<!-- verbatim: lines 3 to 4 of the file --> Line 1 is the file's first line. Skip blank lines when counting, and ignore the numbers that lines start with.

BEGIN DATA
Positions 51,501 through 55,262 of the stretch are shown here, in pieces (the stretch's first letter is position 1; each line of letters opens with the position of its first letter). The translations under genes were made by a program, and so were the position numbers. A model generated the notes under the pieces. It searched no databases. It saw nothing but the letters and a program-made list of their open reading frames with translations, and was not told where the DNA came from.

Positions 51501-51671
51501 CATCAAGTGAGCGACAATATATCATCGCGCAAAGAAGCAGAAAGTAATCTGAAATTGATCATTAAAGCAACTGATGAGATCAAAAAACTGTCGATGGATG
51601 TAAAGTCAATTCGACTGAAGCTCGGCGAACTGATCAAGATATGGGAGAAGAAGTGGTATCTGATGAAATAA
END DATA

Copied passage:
51501 CATCAAGTGAGCGACAATATATCATCGCGCAAAGAAGCAGAAAGTAATCTGAAATTGATCATTAAAGCAACTGATGAGATCAAAAAACTGTCGATGGATG
51601 TAAAGTCAATTCGACTGAAGCTCGGCGAACTGATCAAGATATGGGAGAAGAAGTGGTATCTGATGAAATAA